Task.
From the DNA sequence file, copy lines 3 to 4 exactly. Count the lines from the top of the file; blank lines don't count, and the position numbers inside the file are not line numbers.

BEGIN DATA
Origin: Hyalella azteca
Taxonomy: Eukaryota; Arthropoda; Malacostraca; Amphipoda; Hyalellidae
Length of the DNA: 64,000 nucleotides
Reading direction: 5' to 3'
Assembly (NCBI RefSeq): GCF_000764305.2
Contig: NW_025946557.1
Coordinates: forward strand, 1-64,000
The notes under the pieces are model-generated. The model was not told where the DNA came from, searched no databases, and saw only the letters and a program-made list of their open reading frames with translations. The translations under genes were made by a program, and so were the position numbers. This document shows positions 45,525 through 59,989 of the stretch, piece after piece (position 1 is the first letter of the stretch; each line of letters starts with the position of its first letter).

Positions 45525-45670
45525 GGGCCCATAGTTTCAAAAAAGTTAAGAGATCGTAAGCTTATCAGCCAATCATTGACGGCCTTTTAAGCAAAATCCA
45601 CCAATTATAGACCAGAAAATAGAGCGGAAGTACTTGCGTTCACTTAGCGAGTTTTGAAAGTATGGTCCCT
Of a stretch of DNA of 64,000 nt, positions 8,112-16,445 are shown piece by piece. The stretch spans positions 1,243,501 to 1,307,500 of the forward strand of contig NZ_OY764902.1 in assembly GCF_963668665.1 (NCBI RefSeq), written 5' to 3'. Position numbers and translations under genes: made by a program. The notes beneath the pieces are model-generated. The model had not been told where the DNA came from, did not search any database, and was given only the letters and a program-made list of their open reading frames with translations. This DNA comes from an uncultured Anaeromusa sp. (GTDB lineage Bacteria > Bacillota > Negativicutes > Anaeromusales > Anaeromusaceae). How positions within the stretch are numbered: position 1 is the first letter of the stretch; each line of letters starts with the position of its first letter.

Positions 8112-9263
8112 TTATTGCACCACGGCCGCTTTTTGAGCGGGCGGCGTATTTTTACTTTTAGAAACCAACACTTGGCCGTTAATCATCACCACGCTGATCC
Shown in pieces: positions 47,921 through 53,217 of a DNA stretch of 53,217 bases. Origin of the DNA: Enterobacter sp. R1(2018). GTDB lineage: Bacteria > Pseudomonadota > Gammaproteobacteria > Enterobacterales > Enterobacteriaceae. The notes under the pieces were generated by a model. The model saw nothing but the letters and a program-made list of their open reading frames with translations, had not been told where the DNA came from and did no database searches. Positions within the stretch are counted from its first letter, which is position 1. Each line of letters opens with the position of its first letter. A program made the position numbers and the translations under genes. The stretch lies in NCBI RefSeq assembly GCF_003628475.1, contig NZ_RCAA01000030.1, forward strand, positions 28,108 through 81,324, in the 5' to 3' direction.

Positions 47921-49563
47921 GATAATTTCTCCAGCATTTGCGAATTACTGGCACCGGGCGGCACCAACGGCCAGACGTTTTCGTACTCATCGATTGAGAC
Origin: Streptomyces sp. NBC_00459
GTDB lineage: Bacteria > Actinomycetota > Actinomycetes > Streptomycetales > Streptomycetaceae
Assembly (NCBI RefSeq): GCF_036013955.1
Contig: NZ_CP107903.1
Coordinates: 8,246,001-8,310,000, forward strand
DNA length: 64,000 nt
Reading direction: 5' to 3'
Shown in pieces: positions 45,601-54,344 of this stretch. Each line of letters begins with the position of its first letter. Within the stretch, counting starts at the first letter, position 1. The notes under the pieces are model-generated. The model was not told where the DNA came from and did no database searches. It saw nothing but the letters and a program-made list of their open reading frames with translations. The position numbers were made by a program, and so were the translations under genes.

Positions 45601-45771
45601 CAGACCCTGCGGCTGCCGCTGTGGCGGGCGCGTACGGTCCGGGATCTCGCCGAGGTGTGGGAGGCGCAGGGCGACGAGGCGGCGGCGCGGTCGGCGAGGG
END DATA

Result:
Length of the DNA: 64,000 nucleotides
Reading direction: 5' to 3'